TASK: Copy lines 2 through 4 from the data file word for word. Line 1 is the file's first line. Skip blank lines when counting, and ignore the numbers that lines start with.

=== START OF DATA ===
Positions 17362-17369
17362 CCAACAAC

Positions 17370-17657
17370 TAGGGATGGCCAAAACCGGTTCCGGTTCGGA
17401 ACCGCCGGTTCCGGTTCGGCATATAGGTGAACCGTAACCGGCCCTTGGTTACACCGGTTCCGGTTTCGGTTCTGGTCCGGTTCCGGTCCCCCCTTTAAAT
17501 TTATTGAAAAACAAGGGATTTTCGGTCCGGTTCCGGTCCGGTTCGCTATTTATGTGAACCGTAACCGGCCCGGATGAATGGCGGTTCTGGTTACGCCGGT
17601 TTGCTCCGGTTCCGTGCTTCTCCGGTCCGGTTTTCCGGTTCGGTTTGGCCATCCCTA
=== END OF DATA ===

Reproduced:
17362 CCAACAAC

Positions 17370-17657
17370 TAGGGATGGCCAAAACCGGTTCCGGTTCGGA